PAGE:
Researchers found a 2-billion years old meteorite from the Martian crust, named as NWA 7034 (NWA from Northwest Africa), in the Sahara desert in 2011 and recently it has been found that the meteorite contains ten times more water than any other meteorite from the Mars. The meteorite has also the sufficient amount of organic carbon.
Researchers have estimated the age of the rock from the early era of the most recent geologic epoch on Mars, the Amazonian epoch.
“We now have insight into a piece of Mars’ history at a critical time in its evolution,” said Mitch Schulte, program scientist for the Mars Exploration Program at NASA Headquarters.
The meteorite was nicknamed as “Black Beauty” and weighs about 320 grams (11 ounces). Researchers from the University of New Mexico, the University of California at San Diego and the Carnegie Institution in Washington check for the mineral and chemical composition, age of the meteorite and the water content.
“The texture of the NWA meteorite is not like any of the SNC meteorites. It is made of cemented fragments of basalt, rock that forms from rapidly cooled lava, dominated with feldspar and pyroxene, most likely from volcanic activity. This composition is common for lunar samples, but not from other Martian meteorites. This unusual meteorite’s chemistry suggests it came from the Martian crust. It is the first link thus far of any meteorite to the crust. Our carbon analysis also showed the presence of macromolecular organic carbon in feldspar grains associated with iron oxides, hinting that perhaps there is a different non-biological process at work than that explaining the presence of macromolecular carbon in other Martian meteorites.” Co-author Andrew Steele, who led the carbon analysis at the Carnegie Institution’s Geophysical Laboratory, told.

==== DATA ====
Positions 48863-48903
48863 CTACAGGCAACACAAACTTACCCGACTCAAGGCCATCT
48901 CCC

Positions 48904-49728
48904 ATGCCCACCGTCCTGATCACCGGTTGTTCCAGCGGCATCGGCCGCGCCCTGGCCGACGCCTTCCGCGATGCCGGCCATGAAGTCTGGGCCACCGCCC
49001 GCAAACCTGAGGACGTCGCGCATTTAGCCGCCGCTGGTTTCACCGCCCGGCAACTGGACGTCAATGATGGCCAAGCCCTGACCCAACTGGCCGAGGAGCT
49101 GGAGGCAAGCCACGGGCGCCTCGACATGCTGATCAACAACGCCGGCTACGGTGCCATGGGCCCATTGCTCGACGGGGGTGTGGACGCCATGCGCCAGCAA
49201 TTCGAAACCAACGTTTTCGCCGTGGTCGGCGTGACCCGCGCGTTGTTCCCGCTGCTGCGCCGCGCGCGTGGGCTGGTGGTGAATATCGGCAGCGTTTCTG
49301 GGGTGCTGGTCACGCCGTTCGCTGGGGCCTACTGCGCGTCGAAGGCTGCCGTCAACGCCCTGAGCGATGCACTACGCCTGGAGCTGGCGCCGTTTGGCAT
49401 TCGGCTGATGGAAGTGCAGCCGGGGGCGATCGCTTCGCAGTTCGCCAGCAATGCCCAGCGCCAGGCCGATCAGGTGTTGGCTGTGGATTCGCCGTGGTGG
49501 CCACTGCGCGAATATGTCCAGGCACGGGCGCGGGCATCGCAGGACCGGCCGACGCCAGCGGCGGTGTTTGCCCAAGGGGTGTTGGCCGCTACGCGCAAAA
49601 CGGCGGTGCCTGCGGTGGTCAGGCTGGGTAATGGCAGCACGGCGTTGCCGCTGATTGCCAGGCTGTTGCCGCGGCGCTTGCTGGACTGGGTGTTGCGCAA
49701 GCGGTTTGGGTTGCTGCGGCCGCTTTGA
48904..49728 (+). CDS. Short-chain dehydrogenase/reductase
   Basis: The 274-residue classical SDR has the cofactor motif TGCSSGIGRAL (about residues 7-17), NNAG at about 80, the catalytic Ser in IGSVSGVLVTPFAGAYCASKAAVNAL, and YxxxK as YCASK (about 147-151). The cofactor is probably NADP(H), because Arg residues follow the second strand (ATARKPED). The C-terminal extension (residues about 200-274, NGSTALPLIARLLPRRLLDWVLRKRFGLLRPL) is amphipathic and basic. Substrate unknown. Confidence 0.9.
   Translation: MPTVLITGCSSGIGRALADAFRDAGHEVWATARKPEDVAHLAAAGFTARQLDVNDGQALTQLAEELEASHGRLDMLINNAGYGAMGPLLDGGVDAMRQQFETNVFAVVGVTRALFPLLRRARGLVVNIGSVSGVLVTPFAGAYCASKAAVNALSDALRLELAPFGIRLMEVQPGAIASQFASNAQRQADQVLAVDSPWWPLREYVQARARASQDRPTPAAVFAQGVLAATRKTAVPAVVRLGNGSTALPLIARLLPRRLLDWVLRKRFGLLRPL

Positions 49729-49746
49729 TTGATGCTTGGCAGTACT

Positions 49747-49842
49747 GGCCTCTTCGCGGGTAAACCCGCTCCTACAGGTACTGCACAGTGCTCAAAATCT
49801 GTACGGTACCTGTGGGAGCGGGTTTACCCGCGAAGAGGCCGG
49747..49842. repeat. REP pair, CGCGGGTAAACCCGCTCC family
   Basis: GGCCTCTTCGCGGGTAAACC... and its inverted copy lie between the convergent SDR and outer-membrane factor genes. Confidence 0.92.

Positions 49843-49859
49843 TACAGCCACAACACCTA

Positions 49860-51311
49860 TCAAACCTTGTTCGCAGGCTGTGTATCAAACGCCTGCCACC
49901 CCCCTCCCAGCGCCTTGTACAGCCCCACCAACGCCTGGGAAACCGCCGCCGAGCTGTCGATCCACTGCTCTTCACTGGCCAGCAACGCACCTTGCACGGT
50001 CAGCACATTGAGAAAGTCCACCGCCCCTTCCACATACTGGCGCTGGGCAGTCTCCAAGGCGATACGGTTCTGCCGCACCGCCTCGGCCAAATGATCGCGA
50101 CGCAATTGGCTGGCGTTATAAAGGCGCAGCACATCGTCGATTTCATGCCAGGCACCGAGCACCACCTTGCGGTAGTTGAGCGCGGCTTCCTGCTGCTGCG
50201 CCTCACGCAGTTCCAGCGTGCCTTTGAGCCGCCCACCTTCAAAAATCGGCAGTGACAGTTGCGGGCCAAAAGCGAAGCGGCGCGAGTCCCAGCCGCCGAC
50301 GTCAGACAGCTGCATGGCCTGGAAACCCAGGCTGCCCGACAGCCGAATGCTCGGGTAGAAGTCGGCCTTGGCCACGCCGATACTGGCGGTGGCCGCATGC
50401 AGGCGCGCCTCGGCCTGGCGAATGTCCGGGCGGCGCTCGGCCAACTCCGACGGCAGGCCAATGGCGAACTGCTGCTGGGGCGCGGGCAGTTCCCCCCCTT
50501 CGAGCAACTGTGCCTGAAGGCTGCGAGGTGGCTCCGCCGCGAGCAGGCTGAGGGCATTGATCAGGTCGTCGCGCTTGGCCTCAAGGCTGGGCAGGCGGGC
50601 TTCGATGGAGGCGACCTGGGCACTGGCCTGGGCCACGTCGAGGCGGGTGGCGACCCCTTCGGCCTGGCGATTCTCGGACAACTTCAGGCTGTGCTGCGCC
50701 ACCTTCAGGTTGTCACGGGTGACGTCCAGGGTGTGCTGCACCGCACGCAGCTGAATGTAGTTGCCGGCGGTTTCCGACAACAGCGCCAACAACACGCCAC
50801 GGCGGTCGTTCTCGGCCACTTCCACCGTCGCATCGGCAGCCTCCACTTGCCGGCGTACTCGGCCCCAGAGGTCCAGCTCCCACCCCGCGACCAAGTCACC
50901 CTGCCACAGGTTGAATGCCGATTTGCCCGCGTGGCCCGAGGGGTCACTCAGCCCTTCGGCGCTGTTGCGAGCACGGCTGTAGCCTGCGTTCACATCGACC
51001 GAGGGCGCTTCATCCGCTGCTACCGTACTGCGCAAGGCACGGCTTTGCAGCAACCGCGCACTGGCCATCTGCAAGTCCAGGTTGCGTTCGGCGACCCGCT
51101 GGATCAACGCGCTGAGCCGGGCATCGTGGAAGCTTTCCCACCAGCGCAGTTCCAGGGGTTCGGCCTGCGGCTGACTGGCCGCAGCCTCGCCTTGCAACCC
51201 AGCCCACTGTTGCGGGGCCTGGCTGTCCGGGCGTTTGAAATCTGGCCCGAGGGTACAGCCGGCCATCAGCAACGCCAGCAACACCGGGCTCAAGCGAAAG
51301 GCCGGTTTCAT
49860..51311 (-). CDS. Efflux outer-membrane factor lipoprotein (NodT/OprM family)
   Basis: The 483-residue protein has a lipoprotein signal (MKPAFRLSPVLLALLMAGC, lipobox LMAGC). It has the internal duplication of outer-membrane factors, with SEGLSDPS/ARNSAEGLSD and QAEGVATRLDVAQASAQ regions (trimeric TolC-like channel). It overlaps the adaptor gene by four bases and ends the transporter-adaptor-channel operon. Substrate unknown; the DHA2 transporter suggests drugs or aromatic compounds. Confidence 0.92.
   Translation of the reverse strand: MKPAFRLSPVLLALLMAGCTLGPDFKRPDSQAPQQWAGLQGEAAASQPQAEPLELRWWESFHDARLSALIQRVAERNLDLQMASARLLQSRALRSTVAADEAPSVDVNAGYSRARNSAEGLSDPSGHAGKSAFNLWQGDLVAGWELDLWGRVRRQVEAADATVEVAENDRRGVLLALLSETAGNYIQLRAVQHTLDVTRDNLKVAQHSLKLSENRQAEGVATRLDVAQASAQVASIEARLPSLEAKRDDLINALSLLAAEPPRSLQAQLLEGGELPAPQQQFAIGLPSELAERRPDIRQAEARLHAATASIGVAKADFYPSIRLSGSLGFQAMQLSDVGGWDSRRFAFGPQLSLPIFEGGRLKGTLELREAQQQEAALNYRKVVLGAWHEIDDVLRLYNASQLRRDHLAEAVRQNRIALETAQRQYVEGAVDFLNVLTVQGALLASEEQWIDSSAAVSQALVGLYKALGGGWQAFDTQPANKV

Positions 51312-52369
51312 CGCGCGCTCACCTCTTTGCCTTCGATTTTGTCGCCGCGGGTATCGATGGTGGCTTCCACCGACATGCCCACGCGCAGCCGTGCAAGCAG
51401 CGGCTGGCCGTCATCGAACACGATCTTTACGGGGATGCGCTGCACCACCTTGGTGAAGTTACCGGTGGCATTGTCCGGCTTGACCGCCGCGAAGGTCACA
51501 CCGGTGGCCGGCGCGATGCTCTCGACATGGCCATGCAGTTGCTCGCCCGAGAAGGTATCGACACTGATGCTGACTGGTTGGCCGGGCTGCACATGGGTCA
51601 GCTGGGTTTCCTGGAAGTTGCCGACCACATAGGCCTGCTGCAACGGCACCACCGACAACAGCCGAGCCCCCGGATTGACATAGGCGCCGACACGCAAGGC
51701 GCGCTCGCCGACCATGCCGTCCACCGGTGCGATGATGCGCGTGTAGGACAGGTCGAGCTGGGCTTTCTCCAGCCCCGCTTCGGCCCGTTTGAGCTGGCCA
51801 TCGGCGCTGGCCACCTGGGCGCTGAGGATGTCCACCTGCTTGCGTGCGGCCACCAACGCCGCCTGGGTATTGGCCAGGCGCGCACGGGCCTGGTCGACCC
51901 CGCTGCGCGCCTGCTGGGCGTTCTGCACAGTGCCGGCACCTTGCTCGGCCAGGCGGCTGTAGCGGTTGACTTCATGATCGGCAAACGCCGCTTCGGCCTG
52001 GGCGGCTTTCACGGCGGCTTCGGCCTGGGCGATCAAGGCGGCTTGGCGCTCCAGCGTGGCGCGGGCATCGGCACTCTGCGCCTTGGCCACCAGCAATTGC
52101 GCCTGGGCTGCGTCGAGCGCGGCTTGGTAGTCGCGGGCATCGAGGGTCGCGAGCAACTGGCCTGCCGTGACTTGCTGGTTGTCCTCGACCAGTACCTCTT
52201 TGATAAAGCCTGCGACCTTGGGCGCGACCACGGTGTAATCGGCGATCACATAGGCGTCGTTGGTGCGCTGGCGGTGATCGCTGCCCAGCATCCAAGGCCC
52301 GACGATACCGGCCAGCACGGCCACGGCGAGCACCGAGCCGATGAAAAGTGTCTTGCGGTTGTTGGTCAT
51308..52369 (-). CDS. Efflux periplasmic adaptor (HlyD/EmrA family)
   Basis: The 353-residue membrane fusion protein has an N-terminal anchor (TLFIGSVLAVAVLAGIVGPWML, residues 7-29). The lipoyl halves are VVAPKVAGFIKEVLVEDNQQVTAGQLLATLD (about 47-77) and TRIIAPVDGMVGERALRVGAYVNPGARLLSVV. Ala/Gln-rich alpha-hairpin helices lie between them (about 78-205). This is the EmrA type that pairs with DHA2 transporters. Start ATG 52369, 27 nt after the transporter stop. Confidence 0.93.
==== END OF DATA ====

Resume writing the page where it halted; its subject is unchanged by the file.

Although the composition of the meteorite is different from the other known meteorites but it matches the surface rocks and the outcrops, according to NASA.
“This Martian meteorite has everything in its composition that you’d want in order to further our understanding of the Red Planet,” said Carl Agee, leader of the analysis team and director and curator at the University of New Mexico’s Institute of Meteoritics in Albuquerque. “This unique meteorite tells us what volcanism was like on Mars 2 billion years ago. It also gives us a glimpse of ancient surface and environmental conditions on Mars that no other meteorite has ever offered.”
“The contents of this meteorite may challenge many long held notions about Martian geology,” John Grunsfeld, associate administrator for NASA’s Science Mission Directorate in Washington, said in a statement. “These findings also present an important reference frame for the Curiosity rover as it searches for reduced organics in the minerals exposed in the bedrock of Gale Crater.”